But the time and money it will take to switch from Russian systems, as well as the conservative instincts of Vietnam’s military establishment with regards to the West, could prove to be hurdles on the country’s modernisation path, experts say.
“The defence sector as a whole is quite conservative,” Phuong said. “They don’t like close relationships with the capitalists.”
The China factor
For years now, China has been upgrading its armed forces and expanding further into the hotly contested South China Sea. The People’s Liberation Army already dwarfs any other military that Southeast Asia has to offer, and the gap is only widening.
China’s might is “overwhelming”, said Gregory Poling, director of the Southeast Asia Programme at the Centre for Strategic and International Studies in Washington, who thinks any talk of a competition for martial superiority in the region misses the point.
“I have a real problem with the ‘arms race’ narrative, because it implies an actual race,” he said. “If there’s a race, it’s like when I race my five-year-old.”
The best that Vietnam or its neighbours can do is invest enough in defence to make it clear that China would incur significant losses if tensions turned into conflict, he said.
“The threat of that bloody nose presumably incentivises China to try other things below military force,” Poling said. “That’s not a perfect strategy, but it seems the only strategy available.”
“No country can replace Russia” as an arms supplier, said Thayer, the political scientist, but the threat of sanctions for dealing with Moscow amid the war in Ukraine poses a major deterrent to any future weapons deals.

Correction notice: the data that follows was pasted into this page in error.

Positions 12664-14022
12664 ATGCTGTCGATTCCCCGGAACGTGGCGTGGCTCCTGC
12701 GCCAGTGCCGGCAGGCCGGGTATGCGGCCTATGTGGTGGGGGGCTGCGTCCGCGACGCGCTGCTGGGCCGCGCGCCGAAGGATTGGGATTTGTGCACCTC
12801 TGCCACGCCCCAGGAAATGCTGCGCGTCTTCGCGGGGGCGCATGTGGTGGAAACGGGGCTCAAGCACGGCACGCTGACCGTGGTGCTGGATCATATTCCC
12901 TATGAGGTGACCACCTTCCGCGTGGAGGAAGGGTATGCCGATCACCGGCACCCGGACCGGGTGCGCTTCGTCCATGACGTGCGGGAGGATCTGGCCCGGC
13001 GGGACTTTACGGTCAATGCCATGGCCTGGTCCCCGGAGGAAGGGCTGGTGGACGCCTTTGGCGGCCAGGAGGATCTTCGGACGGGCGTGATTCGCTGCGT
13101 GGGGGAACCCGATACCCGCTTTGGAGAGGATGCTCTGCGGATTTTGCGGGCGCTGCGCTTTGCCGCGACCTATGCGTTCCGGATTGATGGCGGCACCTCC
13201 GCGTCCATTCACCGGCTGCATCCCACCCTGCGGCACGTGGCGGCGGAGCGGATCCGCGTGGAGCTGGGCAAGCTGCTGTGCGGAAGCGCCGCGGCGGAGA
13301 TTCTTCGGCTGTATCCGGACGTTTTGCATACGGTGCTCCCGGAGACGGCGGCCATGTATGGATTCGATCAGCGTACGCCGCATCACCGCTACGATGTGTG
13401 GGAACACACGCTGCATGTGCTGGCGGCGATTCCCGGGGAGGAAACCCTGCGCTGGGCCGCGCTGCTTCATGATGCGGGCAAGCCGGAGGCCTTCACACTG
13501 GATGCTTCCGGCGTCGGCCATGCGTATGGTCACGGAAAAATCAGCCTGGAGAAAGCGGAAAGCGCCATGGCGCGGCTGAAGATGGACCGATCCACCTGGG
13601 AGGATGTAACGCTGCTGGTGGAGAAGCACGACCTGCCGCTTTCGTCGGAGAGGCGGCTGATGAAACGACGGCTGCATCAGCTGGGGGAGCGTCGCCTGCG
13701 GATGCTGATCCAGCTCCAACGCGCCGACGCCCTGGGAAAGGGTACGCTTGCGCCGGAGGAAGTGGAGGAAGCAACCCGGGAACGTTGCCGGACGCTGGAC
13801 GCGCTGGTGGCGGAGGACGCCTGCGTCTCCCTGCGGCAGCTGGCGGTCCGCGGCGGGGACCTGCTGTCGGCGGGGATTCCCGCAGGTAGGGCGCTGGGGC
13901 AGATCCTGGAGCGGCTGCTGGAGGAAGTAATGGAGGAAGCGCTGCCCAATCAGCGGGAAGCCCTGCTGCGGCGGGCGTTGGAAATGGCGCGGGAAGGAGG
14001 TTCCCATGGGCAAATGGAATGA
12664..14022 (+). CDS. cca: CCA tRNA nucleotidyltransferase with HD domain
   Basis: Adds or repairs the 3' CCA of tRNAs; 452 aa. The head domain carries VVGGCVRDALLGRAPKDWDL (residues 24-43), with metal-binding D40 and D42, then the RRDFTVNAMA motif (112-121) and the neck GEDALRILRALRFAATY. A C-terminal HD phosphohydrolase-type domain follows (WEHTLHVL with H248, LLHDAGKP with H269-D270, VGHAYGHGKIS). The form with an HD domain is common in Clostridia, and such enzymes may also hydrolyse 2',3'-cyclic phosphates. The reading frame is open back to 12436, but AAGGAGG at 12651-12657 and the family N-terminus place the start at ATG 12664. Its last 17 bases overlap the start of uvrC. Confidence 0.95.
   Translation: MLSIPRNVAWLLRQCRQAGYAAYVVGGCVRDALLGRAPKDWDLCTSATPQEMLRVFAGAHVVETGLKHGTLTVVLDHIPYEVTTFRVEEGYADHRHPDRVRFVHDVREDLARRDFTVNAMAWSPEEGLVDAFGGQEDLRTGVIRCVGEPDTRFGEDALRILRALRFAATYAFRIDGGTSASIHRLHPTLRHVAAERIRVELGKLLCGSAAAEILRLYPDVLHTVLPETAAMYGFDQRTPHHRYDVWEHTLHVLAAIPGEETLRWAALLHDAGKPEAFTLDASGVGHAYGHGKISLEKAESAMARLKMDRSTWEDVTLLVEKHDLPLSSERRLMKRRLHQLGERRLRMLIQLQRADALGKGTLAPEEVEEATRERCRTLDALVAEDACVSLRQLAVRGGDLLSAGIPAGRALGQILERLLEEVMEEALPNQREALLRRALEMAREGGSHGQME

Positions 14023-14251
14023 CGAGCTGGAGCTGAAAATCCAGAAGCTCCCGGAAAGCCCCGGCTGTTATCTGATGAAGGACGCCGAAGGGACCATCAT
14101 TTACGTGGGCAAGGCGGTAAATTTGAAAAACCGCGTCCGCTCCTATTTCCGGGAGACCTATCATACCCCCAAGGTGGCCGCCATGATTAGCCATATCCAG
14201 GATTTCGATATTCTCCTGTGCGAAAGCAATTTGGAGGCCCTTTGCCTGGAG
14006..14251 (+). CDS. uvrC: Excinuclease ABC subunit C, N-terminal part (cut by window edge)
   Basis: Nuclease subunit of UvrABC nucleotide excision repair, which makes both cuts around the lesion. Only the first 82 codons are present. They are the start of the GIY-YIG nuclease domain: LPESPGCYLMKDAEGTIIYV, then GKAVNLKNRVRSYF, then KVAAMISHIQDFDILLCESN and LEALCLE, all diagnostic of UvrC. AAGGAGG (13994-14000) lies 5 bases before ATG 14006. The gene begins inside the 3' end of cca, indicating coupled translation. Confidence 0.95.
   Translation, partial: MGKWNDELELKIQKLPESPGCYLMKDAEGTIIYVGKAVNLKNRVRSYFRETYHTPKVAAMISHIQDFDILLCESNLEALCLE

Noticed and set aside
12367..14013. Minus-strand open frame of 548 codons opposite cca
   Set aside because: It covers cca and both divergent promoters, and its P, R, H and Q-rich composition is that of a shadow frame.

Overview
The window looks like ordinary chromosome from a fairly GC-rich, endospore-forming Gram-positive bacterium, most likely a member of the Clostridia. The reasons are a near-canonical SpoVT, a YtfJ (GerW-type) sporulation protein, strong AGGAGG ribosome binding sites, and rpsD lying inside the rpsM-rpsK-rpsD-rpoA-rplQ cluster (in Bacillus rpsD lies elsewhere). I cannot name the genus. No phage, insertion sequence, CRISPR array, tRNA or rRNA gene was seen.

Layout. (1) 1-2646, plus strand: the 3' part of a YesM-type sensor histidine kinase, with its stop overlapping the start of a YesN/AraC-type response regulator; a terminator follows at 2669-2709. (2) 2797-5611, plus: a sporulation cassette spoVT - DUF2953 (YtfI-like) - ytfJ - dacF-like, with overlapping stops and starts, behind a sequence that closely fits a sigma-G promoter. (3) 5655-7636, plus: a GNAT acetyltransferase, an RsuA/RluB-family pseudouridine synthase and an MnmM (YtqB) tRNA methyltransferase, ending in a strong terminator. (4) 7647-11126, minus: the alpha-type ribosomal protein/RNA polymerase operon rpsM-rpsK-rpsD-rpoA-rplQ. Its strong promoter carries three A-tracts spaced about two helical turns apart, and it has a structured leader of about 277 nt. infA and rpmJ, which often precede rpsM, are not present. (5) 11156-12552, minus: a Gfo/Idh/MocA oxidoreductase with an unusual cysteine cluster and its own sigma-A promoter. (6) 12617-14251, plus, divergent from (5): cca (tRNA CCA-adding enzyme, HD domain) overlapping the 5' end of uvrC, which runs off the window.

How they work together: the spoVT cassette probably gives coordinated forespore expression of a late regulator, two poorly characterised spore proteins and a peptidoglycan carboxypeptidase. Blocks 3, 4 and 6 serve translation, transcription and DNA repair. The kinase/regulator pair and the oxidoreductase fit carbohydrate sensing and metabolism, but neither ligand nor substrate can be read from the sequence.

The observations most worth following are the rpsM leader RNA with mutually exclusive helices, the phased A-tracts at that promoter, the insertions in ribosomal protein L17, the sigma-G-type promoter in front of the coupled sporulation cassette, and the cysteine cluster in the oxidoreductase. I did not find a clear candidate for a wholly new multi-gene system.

“Vietnam and other countries are concerned that they would face sanctions from the West for any significant transactions with the Russian defence industrial sector,” said Phan Xuan Dung, a research officer at the Vietnam Study Programme at the Singapore-based ISEAS-Yusof Ishak Institute.
Invite first, arms next?
Southeast Asia expert Murray Hiebert, who visited Vietnam in February and spoke with senior government officials, told Reuters this could include increased military cooperation and US weapons supplies.
He noted, however, there were limits given Vietnam’s policy of not allowing foreign bases, foreign troops or alliances against other countries. Hanoi has also been put off by the relatively high price of US arms and concerns that supplies could be blocked by US lawmakers on human rights grounds.
While direct weapons deals with the US are unlikely in the near term, any official upgrade of relations will ease the way for such a trade with Western allies, including the buying of second-hand American weapons from South Korea.
“I think the decision has been made about the upgrade,” Phuong said. “This relationship means that Vietnam will be more free to engage with US allies in terms of security and the military.”
Upgraded ties are not a foregone conclusion, however. Mere hours before Blinken arrived in Hanoi, a State Department statement called on Vietnam to “improve its human rights record” and urged the release of activists “who remain in detention for peacefully promoting human rights”.
So there will be stumbling blocks ahead, but the clock is ticking.
Beijing continues to change the facts on the ground in the disputed South China Sea, building more than 1,300 hectares (3,200 acres) of man-made islands as of 2016, according to a Pentagon analysis.
“If this continues for another 10 years, they won’t have anything left,” Poling said.
If conscript Khoa’s account is anything to go by, Vietnam’s armed forces are not currently well positioned for a potential conflict.
During the military exams, he said, army officers even completed conscripts’ tasks for them, such as throwing grenades and firing guns, to cover up for the ineptitude of the rank and file, and ensure their own status was preserved.
“I don’t believe the Vietnamese army can fight the enemy in real combat,” he said.
*Name changed to protect interviewee’s identity.